A reform of Swiss anti-racism regulations, including a ban on discrimination based on sexual orientation, is headed for approval at the ballot box in February, according to pollsters.
Opponents from an ultra-conservative group and from the youth chapter of the right-wing Swiss People’s Party appear to have very limited backing among citizens to overturn a decision by parliament.
Meanwhile, a left-wing initiative aimed at promoting low-rent housing is clearly ahead in a nationwide opinion poll, published on Friday.
The survey was conducted nine weeks ahead of the February 9 vote by the GfS Bern research instituteexternal link on behalf of the Swiss Broadcasting Corporation (SBC).
Lukas Golder, co-director of the leading GfS Bern institute, says it will be interesting to see to what extent the result of the October parliamentary elections which saw Green parties make major gains will have an impact on nationwide votes in 2020.
“The elections have motivated and politicised many more women and it will be interesting to see whether they can be the decisive voter group to cause a ballot box upset,” Golder says.
He says a second opinion poll at the end of January will give clearer indications.
Over the past four years all people’s initiatives were thrown out by voters amid average turnout of 45%.
Opponents of tighter rules to prevent discriminations of members of the LGBTIQ community currently lag more than 40 percentage points behind supporters.
“It’s virtually impossible for opponents to turn the current trend,” says GfS Bern political scientist Martina Mousson. “Tolerance is key value and it is deeply rooted in Swiss society.”
Mousson says the support for the legal amendment is widespread both in the three main language regions and among most political parties. There is no sharp gender or generational divide over the issue.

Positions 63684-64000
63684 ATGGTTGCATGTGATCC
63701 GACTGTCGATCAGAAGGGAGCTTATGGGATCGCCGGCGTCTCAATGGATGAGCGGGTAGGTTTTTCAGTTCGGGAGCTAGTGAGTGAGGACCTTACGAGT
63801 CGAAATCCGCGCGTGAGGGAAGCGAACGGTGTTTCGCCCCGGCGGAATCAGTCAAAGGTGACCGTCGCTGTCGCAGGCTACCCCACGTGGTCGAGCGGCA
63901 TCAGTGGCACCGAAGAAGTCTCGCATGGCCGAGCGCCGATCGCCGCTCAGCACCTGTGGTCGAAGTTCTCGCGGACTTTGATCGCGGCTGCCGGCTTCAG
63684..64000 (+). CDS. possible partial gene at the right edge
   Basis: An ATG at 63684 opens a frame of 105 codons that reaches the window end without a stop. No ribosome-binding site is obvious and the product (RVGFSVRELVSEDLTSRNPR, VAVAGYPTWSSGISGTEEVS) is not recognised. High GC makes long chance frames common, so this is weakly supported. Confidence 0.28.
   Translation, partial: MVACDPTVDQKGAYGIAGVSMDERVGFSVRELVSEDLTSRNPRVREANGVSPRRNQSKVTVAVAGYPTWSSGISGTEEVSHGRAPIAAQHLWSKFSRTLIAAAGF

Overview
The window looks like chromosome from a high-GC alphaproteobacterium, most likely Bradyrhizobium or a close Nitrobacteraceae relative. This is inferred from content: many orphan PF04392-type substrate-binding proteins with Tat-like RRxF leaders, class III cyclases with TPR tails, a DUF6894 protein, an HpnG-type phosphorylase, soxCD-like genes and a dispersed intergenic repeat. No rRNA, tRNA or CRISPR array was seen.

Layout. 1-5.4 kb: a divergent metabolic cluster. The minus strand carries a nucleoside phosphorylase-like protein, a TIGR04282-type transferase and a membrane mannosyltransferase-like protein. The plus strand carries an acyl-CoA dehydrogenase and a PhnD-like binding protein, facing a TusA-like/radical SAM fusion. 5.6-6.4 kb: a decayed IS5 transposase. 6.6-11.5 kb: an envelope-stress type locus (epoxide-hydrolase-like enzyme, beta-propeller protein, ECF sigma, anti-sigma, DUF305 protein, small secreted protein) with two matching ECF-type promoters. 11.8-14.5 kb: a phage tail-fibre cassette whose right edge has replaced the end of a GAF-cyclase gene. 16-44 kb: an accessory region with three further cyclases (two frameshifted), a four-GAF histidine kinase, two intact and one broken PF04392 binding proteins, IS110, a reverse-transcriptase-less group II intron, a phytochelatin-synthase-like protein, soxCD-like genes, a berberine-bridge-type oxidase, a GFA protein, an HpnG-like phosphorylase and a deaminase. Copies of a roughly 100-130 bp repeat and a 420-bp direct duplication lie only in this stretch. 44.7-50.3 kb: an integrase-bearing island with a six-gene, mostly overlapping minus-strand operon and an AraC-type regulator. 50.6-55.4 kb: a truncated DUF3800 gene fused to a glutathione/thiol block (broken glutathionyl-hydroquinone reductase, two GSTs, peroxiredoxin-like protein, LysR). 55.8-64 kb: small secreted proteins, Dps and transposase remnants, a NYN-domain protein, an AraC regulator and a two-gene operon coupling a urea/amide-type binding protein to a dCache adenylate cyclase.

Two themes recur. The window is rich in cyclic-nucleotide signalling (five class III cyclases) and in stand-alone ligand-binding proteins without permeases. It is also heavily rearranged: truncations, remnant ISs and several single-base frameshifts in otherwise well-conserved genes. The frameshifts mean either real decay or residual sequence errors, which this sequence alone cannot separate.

“Even older respondents came out overwhelmingly in favour of stricter norms to combat hate speech and other forms of discrimination based on sexual orientation.
Parliament last year decided to make homophobia a criminal offence, but conservative opponents argue the amendment undermines the right to free speech and members of the gay and lesbian community deserve no special legal protection.
Justice Minister Karin Keller-Sutter has described the reform as a “political signal” against hate speech and discrimination. She dismissed allegations of censorship or of a flood of legal cases.
“More than 25 years after the implementation of the anti-racism rules have shown that the freedom of speech is not in jeopardy in Switzerland,” Keller-Sutter told a news conference earlier this week.
An initiative by the tenants’ association, backed by left-wing parties, call for state efforts to promote affordable housing, notably a 10% share of new apartments for cooperatives. Such a minimum quote would help prevent speculation with real estate and high rents after renovations.
“The idea of the campaigners has been received favourably by many citizens, particularly in cities and urban areas,” says GfS political scientist Golder.
However, he adds that the initiative might not win a majority in the February vote as pressure on the housing market in the whole of Switzerland remains limited.
In a 2012 ballot box upset, voters approved an initiative by environmental groups to cap the number of holiday homes. However, they rejected a proposal by centre-right groups to grant fiscal incentives to raise the traditionally low rate of home ownership in Switzerland. More than 60% of the Swiss residents live in rented accommodation.
Pollsters interviewed 5,477 Swiss citizens from all language regions across the country for the first of two nationwide surveys.
The survey is based on online responses as well as telephone interviews, both with fixed line and mobile phone users, and was carried out from December 3 to 16.
The margin of error is 2.9%.
The poll was commissioned by the Swiss Broadcasting Corporation (SBC), swissinfo.ch’s parent company, and carried out by the GfS Bern research institute.end of infobox